It’s not surprising that the Arms Industry is a global leader. Their agenda does not factor in the devastation to human life they facilitate, or the misery they cause. The numbers don’t figure on the bottom line. Investors, shareholders and governments are the beneficiaries not those on the delivery end of the product Such blatant disregard for the sanctity of human life can only be described as evil. Is there another word?

Peace. Now there’s a word we’ve bounced about in our vocabulary for a million generations. And, as yet, seem to have either misplaced or misunderstood it’s meaning. Our culture is awash with symbolism purporting to address our conviction. T-shirts, flags and Christmas cards emblazoned with the word amount to no more than lip service to the potential. Gatherings of protestors, revellers and photo op’s feature the two-fingered salute that signifies ‘Peace’. All this amounts to little more than pissing into the wind. Meanwhile religion offers an afterlife ‘kingdom of heaven’ to all who follow their tenets. What about ‘thy kingdom come, thy will be done on earth as it is in heaven’? Just another slogan to entice the gullible?

How refreshing and what a privilege to have been a delegate at ‘A Time for Peace” with Prem Rawat in Dublin. The clarity and focus of his presentation leaves me in no doubt that this man knows exactly what peace is and how to open human beings to the possibility of actually achieving it in their own lives.


“ When people are at peace the world will be at peace”.  Prem Rawat




Broken Icon


BBC’s ‘From our own Correspondent’, hosted by Kate Adie, featured an article from a cameraman travelling in Syria. His piece highlighted the surreal contrasts he observed in the country. The civil war juxtaposed with the friendliness of its people. He attended the funeral of a young Syrian Airman and questioned a mourner on what seemed an irreconcilable contradiction. The mourner’s response, “It’s religion”, referring to the schism between Sunnis and Shia Muslims.

I know this story as I live in a society that has been rent by religion. It begs the question ‘What is the function of religion in any society?’ Religion preaches unity, peace, and brotherhood, though sisterhood doesn’t seem to get the time of day. The popularity of religion would therefore guarantee that we should live in peace. Do we? They claim that there is only one God. Unfortunately each claims a monopoly on that one God. That One God is their God. War is in defence of belief in that God, hence war can be perceived as holy war sanctioned by God. Democracy may get a mention but God is usually hanging in the wings should the need arise.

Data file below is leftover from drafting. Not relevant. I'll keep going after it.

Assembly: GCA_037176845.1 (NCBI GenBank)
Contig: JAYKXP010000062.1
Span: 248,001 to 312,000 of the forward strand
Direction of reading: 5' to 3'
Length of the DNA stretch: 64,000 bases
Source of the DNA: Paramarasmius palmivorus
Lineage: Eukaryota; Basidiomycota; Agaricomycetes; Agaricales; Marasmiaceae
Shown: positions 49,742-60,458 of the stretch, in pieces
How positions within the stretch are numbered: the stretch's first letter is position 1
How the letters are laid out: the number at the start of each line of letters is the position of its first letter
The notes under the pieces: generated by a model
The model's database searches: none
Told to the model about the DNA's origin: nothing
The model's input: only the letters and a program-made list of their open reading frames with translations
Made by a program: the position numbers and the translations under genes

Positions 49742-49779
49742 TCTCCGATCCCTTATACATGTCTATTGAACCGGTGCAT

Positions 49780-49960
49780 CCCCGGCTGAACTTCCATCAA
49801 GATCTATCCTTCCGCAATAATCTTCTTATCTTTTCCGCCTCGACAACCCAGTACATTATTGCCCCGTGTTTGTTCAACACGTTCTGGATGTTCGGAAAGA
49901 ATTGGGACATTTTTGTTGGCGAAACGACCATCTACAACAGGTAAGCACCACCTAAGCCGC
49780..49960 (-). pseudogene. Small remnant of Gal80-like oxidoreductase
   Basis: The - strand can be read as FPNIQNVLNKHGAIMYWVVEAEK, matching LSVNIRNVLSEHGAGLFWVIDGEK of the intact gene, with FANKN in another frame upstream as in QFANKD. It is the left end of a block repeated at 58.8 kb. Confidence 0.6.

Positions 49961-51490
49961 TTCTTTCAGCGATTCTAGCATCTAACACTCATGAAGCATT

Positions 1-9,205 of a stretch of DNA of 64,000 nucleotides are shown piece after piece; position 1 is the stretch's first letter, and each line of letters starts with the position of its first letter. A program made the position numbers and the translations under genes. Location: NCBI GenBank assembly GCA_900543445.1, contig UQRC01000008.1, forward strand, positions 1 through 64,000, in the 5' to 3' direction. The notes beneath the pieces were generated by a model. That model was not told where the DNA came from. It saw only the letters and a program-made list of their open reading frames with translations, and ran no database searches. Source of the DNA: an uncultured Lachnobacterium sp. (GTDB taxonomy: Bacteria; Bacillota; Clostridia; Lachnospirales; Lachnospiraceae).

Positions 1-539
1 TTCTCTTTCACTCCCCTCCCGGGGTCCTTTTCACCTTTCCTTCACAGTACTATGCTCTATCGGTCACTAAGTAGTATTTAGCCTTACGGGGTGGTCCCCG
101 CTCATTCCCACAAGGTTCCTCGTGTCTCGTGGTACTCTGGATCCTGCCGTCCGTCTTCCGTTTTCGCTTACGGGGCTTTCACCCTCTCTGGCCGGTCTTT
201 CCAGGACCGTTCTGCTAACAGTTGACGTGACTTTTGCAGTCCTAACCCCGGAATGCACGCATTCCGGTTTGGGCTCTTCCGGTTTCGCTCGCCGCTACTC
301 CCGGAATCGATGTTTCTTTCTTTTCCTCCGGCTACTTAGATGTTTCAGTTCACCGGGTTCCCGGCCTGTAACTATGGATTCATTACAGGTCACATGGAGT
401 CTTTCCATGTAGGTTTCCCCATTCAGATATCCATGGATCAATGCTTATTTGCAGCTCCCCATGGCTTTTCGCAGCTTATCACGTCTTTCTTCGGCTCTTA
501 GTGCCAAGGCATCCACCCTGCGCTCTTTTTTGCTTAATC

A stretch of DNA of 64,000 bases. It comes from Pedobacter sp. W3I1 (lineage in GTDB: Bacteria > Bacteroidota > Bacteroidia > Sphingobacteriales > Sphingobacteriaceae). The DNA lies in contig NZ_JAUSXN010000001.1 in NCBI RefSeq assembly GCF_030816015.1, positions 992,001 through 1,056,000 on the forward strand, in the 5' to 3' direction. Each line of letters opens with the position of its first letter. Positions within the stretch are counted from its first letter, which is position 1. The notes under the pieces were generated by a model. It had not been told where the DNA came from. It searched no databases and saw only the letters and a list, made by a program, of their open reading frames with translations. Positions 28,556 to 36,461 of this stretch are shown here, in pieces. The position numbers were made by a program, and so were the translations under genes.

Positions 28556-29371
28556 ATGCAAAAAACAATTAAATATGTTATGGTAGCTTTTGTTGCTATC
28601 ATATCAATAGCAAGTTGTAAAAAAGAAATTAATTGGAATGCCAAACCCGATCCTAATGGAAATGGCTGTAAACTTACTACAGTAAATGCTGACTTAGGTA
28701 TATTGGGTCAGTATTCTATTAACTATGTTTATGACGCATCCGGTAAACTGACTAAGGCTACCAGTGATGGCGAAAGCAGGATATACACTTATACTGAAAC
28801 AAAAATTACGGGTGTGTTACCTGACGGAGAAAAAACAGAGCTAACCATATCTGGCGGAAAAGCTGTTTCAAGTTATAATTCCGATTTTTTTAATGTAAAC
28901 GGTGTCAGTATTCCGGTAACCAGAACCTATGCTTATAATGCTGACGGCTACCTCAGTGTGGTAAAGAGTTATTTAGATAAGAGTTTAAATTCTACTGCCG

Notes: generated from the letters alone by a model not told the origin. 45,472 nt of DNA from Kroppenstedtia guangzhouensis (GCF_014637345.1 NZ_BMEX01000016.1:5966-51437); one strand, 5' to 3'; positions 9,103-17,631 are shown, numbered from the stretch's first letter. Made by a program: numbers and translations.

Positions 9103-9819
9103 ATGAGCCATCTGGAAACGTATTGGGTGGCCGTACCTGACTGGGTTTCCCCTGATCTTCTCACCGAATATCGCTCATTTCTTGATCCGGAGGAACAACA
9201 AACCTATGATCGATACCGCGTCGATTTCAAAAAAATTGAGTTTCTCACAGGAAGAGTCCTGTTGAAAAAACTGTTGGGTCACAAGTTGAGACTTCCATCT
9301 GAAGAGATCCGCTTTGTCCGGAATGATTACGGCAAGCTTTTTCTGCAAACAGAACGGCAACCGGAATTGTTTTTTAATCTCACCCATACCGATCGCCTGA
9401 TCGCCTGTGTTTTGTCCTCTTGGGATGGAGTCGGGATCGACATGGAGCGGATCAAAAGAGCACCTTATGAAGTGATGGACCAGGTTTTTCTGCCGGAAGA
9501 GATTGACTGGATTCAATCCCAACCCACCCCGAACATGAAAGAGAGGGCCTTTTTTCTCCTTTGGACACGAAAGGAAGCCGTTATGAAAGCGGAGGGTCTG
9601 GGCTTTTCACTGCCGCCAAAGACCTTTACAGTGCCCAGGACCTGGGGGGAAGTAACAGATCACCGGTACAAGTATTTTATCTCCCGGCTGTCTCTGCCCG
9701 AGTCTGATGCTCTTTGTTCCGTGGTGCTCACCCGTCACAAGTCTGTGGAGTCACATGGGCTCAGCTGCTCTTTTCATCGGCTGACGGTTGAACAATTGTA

A quick scan of the planets woes can be attributed to religion, the great divider. As sited, Syrian society is in freefall to sectarianism; Israel, the chosen people, inflict the might of there arsenal on anyone doubts it; Catholicism has inflicted pain and fear into children abused by the clergy, ignored by the Vatican; Christianity is fragmented by interpretation of scripture, a common factor of religious strife.

The religious zealots worldwide, the Zionists, the Tea Party, Opus Dei, Taliban, and the many fundamentalists, whose rightness is voiced by mouth foaming, tub thumping, book wavers, are a danger to world peace. They inspire Muslim to fight Hindu, Christian to fight Muslim, Muslim to fight Jew, Buddhists to fight Muslims, Christian to fight Christian, Muslim to fight Muslim, Hindu to fight Hindu.  They have a penchant for dressing in a strange garb designed to set them apart from us mere mortals. And what have they to offer. a promise of some imaginary paradise in an afterlife. Proof? None. Emails, snail mail, phone messages, or other from the dearly departed? None. Meanwhile we the faithful are expected to squander this precious life that is a gift that we can verify on a daily basis.

Do they have TRUTH to offer? In truth, no!